Beloved and historic properties were destroyed, including the Readyville Mill, built in 1812 and rebuilt after it was leveled during the Civil War.
The idyllic event venue Corners on the Stone River in a large brick house built in 1829, and Russell’s Market, known for its bologna sandwiches, is expected to be a near total loss.
The roof was sent to the Readyville Post Office, a community near the borders of Cannon and Rutherford counties.
Utility crews with Middle Tennessee Electric blocked the roads to repair lines and poles, while neighbors cut power lines to trees that fell in large numbers.
Readyville resident Cameron Bailey helped neighbors after the tornado, which came just before 2am, passed through the city without damaging his home while the family was sheltering in their basement.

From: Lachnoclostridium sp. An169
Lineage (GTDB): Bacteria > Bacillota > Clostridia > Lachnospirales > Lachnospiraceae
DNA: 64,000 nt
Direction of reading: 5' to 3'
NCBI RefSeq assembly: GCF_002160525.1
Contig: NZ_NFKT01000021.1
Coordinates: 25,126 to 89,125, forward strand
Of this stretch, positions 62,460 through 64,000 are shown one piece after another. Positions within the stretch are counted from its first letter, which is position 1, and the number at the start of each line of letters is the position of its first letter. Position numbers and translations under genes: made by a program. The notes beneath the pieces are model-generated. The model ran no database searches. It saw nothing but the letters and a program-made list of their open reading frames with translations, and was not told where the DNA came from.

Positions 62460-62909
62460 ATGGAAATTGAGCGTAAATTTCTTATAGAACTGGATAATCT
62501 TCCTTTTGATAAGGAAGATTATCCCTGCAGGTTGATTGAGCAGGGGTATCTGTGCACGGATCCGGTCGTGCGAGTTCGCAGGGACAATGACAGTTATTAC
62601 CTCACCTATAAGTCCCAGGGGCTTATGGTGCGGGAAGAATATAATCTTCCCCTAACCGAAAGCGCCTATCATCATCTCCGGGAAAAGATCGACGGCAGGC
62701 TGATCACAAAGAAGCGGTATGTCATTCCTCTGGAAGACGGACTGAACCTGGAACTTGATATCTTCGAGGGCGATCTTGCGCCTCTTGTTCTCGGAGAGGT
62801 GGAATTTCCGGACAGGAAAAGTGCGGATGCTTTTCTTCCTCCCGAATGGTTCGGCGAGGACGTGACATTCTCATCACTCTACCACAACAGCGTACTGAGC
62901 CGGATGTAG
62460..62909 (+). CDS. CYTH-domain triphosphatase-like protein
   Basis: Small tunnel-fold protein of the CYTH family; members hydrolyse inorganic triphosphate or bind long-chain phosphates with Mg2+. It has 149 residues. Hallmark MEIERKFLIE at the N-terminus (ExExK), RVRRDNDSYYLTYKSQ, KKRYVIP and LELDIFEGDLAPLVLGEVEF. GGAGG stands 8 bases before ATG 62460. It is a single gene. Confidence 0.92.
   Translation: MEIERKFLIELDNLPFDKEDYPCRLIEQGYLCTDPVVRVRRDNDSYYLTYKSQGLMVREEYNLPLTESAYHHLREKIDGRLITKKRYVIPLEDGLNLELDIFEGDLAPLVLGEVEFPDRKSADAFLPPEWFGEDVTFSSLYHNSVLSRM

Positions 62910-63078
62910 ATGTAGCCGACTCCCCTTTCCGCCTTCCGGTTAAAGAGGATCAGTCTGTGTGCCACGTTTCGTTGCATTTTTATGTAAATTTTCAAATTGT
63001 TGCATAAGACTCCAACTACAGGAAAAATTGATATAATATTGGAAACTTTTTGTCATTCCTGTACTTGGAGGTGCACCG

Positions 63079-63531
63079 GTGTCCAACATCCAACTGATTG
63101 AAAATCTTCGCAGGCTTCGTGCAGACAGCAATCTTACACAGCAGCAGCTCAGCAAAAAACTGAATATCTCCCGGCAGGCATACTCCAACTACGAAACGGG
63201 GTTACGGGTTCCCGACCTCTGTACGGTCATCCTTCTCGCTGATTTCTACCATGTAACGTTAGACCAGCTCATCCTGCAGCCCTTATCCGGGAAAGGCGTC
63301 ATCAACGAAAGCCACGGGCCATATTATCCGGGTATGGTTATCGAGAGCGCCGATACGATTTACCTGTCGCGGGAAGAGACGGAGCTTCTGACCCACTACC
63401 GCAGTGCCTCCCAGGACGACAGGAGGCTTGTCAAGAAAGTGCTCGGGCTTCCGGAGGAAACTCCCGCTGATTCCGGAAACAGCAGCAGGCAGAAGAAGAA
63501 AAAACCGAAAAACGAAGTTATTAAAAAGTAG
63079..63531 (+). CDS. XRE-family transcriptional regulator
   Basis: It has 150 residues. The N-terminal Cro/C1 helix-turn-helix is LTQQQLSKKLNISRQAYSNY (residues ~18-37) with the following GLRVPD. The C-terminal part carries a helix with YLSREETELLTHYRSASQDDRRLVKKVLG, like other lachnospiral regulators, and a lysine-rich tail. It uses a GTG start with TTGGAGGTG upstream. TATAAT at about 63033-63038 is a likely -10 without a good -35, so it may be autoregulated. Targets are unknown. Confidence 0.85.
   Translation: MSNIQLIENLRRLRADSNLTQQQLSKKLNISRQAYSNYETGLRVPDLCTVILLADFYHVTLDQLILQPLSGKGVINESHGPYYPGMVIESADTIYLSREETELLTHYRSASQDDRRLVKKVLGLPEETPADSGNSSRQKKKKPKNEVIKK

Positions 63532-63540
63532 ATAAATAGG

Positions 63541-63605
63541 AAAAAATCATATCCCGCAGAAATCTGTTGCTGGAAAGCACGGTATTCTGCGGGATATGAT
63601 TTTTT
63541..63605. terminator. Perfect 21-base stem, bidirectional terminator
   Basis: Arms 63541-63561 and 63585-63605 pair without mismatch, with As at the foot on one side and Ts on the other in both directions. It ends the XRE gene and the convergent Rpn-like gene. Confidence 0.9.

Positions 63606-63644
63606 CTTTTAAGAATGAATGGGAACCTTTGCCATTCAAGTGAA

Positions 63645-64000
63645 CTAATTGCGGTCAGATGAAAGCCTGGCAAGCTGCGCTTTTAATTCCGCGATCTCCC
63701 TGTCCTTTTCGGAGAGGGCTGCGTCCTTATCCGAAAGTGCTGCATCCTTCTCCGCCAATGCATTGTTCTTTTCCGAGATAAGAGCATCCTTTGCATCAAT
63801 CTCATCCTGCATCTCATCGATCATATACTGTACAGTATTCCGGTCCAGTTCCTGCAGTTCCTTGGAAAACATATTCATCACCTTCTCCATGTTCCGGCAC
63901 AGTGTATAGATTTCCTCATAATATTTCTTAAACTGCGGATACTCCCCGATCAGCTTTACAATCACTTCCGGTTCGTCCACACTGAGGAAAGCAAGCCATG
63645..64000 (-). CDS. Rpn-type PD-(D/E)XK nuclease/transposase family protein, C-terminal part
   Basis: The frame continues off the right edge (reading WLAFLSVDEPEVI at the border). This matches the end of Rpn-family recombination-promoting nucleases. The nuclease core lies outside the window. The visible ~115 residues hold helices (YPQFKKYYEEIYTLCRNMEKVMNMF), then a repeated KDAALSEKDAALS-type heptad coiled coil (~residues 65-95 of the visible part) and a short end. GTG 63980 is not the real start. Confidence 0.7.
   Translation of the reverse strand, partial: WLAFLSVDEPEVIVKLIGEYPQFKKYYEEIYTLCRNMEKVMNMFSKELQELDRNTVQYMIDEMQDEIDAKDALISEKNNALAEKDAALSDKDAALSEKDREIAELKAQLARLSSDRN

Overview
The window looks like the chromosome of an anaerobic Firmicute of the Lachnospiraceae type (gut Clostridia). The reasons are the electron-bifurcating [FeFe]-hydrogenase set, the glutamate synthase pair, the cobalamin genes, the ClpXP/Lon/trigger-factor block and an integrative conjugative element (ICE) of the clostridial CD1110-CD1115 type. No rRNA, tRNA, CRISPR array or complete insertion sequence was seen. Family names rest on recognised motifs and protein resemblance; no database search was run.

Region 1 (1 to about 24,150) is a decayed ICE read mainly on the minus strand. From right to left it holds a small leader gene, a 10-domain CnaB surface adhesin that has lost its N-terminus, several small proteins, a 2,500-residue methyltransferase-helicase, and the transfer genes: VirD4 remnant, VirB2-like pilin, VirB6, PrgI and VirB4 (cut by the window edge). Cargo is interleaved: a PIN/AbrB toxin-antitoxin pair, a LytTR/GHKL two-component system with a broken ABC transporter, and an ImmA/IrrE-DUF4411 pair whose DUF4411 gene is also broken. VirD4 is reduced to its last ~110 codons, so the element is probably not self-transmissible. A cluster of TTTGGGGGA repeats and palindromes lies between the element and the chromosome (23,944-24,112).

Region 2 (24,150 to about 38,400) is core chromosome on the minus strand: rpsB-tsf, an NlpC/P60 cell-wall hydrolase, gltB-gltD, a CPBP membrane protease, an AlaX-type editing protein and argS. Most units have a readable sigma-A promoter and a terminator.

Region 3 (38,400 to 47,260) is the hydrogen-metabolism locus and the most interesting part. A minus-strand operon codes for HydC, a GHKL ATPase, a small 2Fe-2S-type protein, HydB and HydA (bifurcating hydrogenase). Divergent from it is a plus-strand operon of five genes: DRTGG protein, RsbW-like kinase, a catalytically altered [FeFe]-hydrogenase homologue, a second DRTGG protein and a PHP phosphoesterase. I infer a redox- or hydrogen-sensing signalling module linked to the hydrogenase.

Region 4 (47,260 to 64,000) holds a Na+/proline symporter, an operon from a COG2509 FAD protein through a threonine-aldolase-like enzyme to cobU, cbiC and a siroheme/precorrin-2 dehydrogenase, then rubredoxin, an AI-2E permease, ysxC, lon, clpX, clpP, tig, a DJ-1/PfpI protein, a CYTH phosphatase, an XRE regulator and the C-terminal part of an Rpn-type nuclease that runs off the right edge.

“When we got out, we called our neighbors for help,” Bailey said. “People are trapped under their roofs. I got my friend’s family from their dealer.”
Rutherford County officials are asking for help from the president in Readyville
Rutherford County Mayor Joe Carr asked Gov. Bill Lee to declare a state of emergency and provide public assistance for the “devastated” Readyville community, according to a release from Rutherford County Sheriff’s Office spokeswoman Lisa Marchesoni.
“It looked like a bomb had gone off,” Carr said in a press release.
Some residents had minor injuries.
The storm also destroyed many homes on Readyville Street and the Tilford Lumber Co. building, the mayor said.